Commonwealth Attorney Slemp says that if the Town Council wants to make rash decisions such as eliminating an entire police force, then at a bare minimum they need to make sure that they are following the law in the process with regard to the fallout:

“If they’re going to make that decision, it’s very important that they follow the law and put steps in place, not abruptly in the middle of the night…but have some advanced planning to figure out who this stuff goes to and what the Virginia law requires in order for them to actually do it the right way.”

A review hearing is reportedly slated for May 25th to determine next steps for the matter.

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In other reports regarding police departments undergoing  various cuts, the city of Seattle has lost nearly 20% of its police force following the protests in 2020 and budget cuts. 

Here’s that previous report. 

_

SEATTLE, WA – Budget cuts and months of anti-police protests and rioting have resulted in a “staffing crisis” as nearly 20 percent of the Seattle Police Department resigned in the past year and a half, according to the police chief.

More than 260 officers have quit the force since the beginning of last year.

Interim Police Chief Adrian Diaz said that stress on officers dealing with Black Lives Matter and Antifa rioters has been compounded by city leaders’ decision to surrender a police precinct to rioters while allowing the mob, often armed, occupy and entire neighborhood for a month.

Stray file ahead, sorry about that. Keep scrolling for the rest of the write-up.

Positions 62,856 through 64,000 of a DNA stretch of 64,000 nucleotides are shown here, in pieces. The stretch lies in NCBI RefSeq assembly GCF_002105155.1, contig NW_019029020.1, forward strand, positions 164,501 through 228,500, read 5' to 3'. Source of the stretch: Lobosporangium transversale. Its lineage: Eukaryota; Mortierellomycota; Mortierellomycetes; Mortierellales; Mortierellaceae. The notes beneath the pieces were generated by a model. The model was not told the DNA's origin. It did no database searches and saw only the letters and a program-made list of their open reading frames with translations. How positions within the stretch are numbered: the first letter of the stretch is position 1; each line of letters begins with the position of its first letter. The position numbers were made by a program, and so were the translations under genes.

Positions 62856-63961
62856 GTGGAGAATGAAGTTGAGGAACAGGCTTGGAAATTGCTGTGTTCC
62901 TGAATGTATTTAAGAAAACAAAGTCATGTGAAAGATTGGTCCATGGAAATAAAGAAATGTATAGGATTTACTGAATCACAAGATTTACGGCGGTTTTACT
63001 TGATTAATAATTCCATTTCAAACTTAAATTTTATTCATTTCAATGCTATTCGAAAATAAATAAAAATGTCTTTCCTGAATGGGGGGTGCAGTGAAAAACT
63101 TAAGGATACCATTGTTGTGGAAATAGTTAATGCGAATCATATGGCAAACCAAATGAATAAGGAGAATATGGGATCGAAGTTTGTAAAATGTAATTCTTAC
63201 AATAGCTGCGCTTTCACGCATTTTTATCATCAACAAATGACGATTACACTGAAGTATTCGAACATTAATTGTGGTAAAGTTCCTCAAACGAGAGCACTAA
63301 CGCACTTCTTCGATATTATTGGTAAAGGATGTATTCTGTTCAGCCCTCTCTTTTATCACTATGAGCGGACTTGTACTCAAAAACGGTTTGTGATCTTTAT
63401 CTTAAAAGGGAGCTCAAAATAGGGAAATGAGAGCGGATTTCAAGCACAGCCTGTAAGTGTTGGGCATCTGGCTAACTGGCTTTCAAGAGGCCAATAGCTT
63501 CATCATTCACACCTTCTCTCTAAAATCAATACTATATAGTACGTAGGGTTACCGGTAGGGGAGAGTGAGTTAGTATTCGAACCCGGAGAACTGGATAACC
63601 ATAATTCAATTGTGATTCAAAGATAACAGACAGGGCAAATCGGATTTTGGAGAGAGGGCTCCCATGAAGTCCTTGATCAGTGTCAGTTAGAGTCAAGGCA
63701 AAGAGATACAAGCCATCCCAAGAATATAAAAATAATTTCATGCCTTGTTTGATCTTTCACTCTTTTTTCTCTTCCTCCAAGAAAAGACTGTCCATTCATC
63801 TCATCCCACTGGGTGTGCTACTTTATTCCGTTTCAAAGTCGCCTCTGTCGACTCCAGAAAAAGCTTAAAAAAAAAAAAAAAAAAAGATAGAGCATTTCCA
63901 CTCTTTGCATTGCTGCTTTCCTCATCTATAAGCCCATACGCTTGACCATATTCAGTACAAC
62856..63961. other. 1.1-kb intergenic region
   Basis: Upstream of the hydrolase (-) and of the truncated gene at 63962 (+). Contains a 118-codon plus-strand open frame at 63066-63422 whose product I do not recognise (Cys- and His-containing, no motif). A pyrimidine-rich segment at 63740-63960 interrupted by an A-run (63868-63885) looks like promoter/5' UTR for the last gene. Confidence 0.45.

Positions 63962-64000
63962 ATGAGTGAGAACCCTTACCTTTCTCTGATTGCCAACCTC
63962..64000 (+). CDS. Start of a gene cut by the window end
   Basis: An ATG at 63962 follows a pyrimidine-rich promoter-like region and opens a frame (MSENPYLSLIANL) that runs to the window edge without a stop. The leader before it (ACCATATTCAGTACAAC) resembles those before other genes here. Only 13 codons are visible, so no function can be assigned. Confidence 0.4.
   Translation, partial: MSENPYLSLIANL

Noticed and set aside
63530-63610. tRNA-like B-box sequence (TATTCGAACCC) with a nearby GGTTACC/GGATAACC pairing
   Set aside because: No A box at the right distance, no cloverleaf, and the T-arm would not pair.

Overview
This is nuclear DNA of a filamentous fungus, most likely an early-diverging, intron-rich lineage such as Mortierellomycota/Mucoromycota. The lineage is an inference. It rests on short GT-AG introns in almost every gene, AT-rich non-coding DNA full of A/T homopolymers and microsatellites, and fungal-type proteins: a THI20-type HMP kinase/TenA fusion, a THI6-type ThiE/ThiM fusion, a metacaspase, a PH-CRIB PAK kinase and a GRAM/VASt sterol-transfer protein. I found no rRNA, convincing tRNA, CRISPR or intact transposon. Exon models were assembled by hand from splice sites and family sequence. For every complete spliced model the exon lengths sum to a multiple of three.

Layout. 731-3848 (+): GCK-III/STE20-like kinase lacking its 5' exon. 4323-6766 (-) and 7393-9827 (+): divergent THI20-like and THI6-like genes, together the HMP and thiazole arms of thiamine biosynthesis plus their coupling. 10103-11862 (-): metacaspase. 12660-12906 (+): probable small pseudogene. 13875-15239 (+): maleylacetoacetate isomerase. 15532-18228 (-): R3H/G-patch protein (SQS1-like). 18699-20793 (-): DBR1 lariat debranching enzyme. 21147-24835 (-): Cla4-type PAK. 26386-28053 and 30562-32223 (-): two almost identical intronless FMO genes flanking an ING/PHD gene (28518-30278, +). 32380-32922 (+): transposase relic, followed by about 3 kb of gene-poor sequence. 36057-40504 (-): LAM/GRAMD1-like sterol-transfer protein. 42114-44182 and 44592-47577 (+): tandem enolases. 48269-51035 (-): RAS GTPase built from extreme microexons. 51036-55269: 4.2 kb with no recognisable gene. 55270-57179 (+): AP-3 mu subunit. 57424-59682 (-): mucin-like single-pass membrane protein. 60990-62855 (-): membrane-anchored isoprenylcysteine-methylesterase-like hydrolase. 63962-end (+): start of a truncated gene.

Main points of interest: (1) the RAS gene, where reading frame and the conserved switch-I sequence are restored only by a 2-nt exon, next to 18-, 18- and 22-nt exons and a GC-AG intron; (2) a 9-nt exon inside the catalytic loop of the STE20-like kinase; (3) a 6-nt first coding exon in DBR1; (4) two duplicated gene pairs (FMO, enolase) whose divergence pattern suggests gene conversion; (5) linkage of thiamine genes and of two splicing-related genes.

Officer Clayton Powell, a black officer, has served Seattle Police Department for 27 years. He had a goal of remaining with the department for 30 years, but had decided to retire early because of the situation in Seattle and other cities and towns across the nation:

“The support that we had in my generation of policing is no longer there.”

Officer Powell said that city leaders surrendered to the rioters, and police had to pay the daily price. He said officers, including himself, were targeted with rocks, bottles, cinder blocks, and other items thrown at them, and they had to “stand there and take it”:

“When you see businesses get destroyed and families lose their livelihood because of that destruction and we can’t do anything about it. We’re not allowed to intercede.”

Protests and riots led by Black Lives Matter and Antifa members erupted in Seattle following the death of George Floyd in Minneapolis on Memorial Day 2020.  During the months of violent clashes between protesters and police, Seattle’s homicide rate exploded.

According to end-of-year crime statistics released by the police department, 2020 experienced the highest homicide rate in over two decades. Crime data shows that 52 homicides occurred in 2020 compared to 35 in 2019, an increase of 48.57%.

Chief Diaz called the situation unacceptable:

“We cannot tolerate this level of violence. I’m not going to go into the multiple theories I’m aware of for why we and other cities had such a large one-year increase.

“There’s no one clear explanation. But I do know the department is working to decrease the violence.”

Chief Diaz said he had never seen the police department as undermanned as it is today:

“We are at record lows in the city right now, I have about 1,080 deployable officers. This is the lowest I’ve seen our department.”

https://twitter.com/Mateo_Abogados/status/1391510041010782208

The Chief called the situation a “staffing crisis’”

Exit interviews with departing officers show that many are leaving to work in other cities or for positions in the private sector. Other officers, like Powell, chose to take early retirement.

Officers in the interviews pointed blame at lack of support from city leaders, and a general anti-police sentiment in the city.